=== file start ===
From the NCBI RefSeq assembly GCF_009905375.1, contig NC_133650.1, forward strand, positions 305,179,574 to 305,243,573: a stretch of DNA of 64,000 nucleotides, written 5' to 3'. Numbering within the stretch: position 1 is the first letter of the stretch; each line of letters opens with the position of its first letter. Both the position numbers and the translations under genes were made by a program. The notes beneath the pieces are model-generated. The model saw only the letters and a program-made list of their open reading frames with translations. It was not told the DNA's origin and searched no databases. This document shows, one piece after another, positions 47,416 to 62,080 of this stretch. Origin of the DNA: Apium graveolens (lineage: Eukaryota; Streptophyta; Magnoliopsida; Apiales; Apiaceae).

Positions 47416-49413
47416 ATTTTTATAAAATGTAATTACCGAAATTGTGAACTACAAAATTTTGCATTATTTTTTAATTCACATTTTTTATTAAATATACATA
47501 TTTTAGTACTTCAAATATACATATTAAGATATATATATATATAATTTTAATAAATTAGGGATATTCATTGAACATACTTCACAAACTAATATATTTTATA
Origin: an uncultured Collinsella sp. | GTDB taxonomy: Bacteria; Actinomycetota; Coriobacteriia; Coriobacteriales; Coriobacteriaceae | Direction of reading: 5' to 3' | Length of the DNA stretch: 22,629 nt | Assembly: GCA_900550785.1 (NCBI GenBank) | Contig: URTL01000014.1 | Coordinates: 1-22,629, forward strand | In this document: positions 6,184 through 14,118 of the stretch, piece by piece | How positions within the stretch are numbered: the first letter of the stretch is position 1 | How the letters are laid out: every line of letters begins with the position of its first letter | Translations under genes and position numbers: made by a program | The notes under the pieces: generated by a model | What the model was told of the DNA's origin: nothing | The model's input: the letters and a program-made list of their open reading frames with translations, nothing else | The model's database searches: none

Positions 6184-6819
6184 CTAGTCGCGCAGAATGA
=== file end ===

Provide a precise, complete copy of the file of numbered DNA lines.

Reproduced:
From the NCBI RefSeq assembly GCF_009905375.1, contig NC_133650.1, forward strand, positions 305,179,574 to 305,243,573: a stretch of DNA of 64,000 nucleotides, written 5' to 3'. Numbering within the stretch: position 1 is the first letter of the stretch; each line of letters opens with the position of its first letter. Both the position numbers and the translations under genes were made by a program. The notes beneath the pieces are model-generated. The model saw only the letters and a program-made list of their open reading frames with translations. It was not told the DNA's origin and searched no databases. This document shows, one piece after another, positions 47,416 to 62,080 of this stretch. Origin of the DNA: Apium graveolens (lineage: Eukaryota; Streptophyta; Magnoliopsida; Apiales; Apiaceae).

Positions 47416-49413
47416 ATTTTTATAAAATGTAATTACCGAAATTGTGAACTACAAAATTTTGCATTATTTTTTAATTCACATTTTTTATTAAATATACATA
47501 TTTTAGTACTTCAAATATACATATTAAGATATATATATATATAATTTTAATAAATTAGGGATATTCATTGAACATACTTCACAAACTAATATATTTTATA
Origin: an uncultured Collinsella sp. | GTDB taxonomy: Bacteria; Actinomycetota; Coriobacteriia; Coriobacteriales; Coriobacteriaceae | Direction of reading: 5' to 3' | Length of the DNA stretch: 22,629 nt | Assembly: GCA_900550785.1 (NCBI GenBank) | Contig: URTL01000014.1 | Coordinates: 1-22,629, forward strand | In this document: positions 6,184 through 14,118 of the stretch, piece by piece | How positions within the stretch are numbered: the first letter of the stretch is position 1 | How the letters are laid out: every line of letters begins with the position of its first letter | Translations under genes and position numbers: made by a program | The notes under the pieces: generated by a model | What the model was told of the DNA's origin: nothing | The model's input: the letters and a program-made list of their open reading frames with translations, nothing else | The model's database searches: none

Positions 6184-6819
6184 CTAGTCGCGCAGAATGA